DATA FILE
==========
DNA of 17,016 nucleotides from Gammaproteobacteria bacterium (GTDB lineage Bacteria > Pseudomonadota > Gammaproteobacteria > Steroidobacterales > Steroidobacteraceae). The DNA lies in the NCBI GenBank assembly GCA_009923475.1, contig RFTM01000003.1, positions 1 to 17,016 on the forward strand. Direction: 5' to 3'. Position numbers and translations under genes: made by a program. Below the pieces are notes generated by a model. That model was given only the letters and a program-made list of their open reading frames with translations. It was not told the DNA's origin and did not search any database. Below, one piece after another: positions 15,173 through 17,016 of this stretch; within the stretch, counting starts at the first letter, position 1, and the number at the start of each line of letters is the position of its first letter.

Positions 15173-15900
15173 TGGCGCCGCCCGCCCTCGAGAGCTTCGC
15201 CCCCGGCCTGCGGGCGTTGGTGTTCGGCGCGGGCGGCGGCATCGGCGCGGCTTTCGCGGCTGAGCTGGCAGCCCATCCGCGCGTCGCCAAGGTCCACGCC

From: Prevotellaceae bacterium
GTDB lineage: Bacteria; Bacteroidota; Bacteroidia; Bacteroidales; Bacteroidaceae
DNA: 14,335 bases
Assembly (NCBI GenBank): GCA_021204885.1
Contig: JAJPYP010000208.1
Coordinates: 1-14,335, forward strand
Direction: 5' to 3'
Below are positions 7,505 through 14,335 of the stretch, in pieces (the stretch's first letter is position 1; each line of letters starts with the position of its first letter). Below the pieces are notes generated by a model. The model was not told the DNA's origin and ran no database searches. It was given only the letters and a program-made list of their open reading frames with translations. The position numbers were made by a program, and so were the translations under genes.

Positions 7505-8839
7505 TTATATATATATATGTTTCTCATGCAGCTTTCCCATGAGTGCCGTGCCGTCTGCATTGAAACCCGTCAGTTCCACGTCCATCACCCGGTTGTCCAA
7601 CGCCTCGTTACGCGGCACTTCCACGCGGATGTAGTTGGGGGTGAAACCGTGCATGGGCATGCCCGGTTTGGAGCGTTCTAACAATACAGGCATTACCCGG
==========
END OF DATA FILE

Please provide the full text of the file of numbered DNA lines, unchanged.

DNA of 17,016 nucleotides from Gammaproteobacteria bacterium (GTDB lineage Bacteria > Pseudomonadota > Gammaproteobacteria > Steroidobacterales > Steroidobacteraceae). The DNA lies in the NCBI GenBank assembly GCA_009923475.1, contig RFTM01000003.1, positions 1 to 17,016 on the forward strand. Direction: 5' to 3'. Position numbers and translations under genes: made by a program. Below the pieces are notes generated by a model. That model was given only the letters and a program-made list of their open reading frames with translations. It was not told the DNA's origin and did not search any database. Below, one piece after another: positions 15,173 through 17,016 of this stretch; within the stretch, counting starts at the first letter, position 1, and the number at the start of each line of letters is the position of its first letter.

Positions 15173-15900
15173 TGGCGCCGCCCGCCCTCGAGAGCTTCGC
15201 CCCCGGCCTGCGGGCGTTGGTGTTCGGCGCGGGCGGCGGCATCGGCGCGGCTTTCGCGGCTGAGCTGGCAGCCCATCCGCGCGTCGCCAAGGTCCACGCC

From: Prevotellaceae bacterium
GTDB lineage: Bacteria; Bacteroidota; Bacteroidia; Bacteroidales; Bacteroidaceae
DNA: 14,335 bases
Assembly (NCBI GenBank): GCA_021204885.1
Contig: JAJPYP010000208.1
Coordinates: 1-14,335, forward strand
Direction: 5' to 3'
Below are positions 7,505 through 14,335 of the stretch, in pieces (the stretch's first letter is position 1; each line of letters starts with the position of its first letter). Below the pieces are notes generated by a model. The model was not told the DNA's origin and ran no database searches. It was given only the letters and a program-made list of their open reading frames with translations. The position numbers were made by a program, and so were the translations under genes.

Positions 7505-8839
7505 TTATATATATATATGTTTCTCATGCAGCTTTCCCATGAGTGCCGTGCCGTCTGCATTGAAACCCGTCAGTTCCACGTCCATCACCCGGTTGTCCAA
7601 CGCCTCGTTACGCGGCACTTCCACGCGGATGTAGTTGGGGGTGAAACCGTGCATGGGCATGCCCGGTTTGGAGCGTTCTAACAATACAGGCATTACCCGG